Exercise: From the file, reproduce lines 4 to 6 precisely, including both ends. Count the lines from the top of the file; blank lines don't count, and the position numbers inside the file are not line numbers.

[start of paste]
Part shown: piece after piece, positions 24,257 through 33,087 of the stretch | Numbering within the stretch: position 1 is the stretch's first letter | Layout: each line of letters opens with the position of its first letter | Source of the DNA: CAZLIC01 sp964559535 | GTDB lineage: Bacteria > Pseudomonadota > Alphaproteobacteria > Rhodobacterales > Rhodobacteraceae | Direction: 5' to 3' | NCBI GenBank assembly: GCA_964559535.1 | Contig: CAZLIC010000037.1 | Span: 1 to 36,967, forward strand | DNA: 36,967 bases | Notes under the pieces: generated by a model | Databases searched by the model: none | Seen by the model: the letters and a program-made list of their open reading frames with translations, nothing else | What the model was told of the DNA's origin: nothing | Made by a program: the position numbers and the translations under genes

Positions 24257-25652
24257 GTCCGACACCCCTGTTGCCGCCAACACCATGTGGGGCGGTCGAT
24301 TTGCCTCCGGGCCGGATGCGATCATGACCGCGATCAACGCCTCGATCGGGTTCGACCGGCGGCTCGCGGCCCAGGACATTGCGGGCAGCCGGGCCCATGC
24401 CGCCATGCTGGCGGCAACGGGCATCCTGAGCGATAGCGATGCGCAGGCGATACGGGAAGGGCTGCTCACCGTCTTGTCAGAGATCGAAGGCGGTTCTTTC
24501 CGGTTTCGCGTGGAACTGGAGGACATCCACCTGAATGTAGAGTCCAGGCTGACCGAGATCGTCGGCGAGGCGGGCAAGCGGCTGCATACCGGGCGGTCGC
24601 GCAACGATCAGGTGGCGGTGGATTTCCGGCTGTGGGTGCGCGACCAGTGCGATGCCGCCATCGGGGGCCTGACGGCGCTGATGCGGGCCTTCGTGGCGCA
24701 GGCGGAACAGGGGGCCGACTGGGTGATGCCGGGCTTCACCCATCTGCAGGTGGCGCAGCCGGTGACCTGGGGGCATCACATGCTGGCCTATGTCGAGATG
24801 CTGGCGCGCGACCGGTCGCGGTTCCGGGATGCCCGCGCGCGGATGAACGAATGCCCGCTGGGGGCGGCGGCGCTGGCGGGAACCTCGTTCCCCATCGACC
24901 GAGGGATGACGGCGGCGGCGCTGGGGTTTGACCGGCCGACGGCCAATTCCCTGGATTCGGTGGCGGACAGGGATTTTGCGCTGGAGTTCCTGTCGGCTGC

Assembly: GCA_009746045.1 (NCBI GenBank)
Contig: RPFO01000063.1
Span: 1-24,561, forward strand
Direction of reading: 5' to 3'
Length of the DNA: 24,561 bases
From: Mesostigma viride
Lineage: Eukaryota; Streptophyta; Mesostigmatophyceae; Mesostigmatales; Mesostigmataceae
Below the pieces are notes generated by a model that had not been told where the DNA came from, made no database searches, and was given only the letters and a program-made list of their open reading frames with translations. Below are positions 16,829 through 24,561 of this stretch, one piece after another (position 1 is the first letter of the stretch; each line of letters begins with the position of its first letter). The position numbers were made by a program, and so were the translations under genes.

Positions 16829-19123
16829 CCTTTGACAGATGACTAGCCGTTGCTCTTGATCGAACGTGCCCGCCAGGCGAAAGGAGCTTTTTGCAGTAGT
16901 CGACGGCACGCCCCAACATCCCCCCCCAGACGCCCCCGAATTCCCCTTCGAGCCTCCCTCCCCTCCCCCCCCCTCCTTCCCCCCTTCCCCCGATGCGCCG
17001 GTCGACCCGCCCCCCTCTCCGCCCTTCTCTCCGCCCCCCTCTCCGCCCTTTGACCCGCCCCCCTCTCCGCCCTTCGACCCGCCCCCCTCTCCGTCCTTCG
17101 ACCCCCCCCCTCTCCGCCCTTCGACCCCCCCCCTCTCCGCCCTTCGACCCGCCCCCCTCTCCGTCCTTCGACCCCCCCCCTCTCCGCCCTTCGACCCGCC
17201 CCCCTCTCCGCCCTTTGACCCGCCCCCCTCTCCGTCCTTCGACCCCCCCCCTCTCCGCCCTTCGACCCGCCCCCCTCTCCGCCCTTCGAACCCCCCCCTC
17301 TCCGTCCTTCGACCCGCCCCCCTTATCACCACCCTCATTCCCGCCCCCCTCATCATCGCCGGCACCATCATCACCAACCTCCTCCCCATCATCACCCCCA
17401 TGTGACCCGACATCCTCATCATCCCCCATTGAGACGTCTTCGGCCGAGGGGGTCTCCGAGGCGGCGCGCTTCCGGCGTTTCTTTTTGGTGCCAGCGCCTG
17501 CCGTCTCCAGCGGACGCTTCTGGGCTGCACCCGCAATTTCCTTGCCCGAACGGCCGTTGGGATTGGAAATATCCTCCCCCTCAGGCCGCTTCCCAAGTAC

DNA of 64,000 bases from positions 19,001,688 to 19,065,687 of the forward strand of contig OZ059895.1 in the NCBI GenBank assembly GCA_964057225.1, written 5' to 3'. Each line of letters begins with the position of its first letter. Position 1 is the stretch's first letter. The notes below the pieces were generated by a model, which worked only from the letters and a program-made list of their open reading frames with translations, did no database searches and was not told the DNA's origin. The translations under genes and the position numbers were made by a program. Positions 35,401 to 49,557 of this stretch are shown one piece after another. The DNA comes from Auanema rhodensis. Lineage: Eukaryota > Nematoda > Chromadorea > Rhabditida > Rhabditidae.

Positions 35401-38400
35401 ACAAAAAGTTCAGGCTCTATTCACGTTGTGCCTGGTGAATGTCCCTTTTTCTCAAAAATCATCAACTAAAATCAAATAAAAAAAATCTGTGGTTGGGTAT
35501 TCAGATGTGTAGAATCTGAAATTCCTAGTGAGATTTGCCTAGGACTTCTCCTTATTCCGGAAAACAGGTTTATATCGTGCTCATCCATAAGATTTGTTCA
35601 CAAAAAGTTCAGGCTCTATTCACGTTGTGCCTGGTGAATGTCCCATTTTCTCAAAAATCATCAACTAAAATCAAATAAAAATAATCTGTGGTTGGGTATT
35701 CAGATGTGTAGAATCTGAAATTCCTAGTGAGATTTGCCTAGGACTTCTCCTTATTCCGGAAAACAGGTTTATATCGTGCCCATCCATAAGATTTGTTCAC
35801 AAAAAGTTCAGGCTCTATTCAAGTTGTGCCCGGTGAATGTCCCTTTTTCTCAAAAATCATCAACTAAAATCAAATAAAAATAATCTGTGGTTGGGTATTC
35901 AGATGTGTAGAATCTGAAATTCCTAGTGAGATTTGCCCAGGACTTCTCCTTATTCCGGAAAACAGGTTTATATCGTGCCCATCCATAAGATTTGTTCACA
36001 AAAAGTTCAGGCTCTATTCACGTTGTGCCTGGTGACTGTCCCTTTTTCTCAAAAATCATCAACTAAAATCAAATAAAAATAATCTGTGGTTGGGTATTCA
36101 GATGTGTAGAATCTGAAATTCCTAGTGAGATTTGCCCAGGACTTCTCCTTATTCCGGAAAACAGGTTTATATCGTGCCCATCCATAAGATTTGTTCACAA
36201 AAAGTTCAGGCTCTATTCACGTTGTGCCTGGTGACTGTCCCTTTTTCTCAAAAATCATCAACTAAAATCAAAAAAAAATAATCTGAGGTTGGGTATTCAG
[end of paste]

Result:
24301 TTGCCTCCGGGCCGGATGCGATCATGACCGCGATCAACGCCTCGATCGGGTTCGACCGGCGGCTCGCGGCCCAGGACATTGCGGGCAGCCGGGCCCATGC
24401 CGCCATGCTGGCGGCAACGGGCATCCTGAGCGATAGCGATGCGCAGGCGATACGGGAAGGGCTGCTCACCGTCTTGTCAGAGATCGAAGGCGGTTCTTTC
24501 CGGTTTCGCGTGGAACTGGAGGACATCCACCTGAATGTAGAGTCCAGGCTGACCGAGATCGTCGGCGAGGCGGGCAAGCGGCTGCATACCGGGCGGTCGC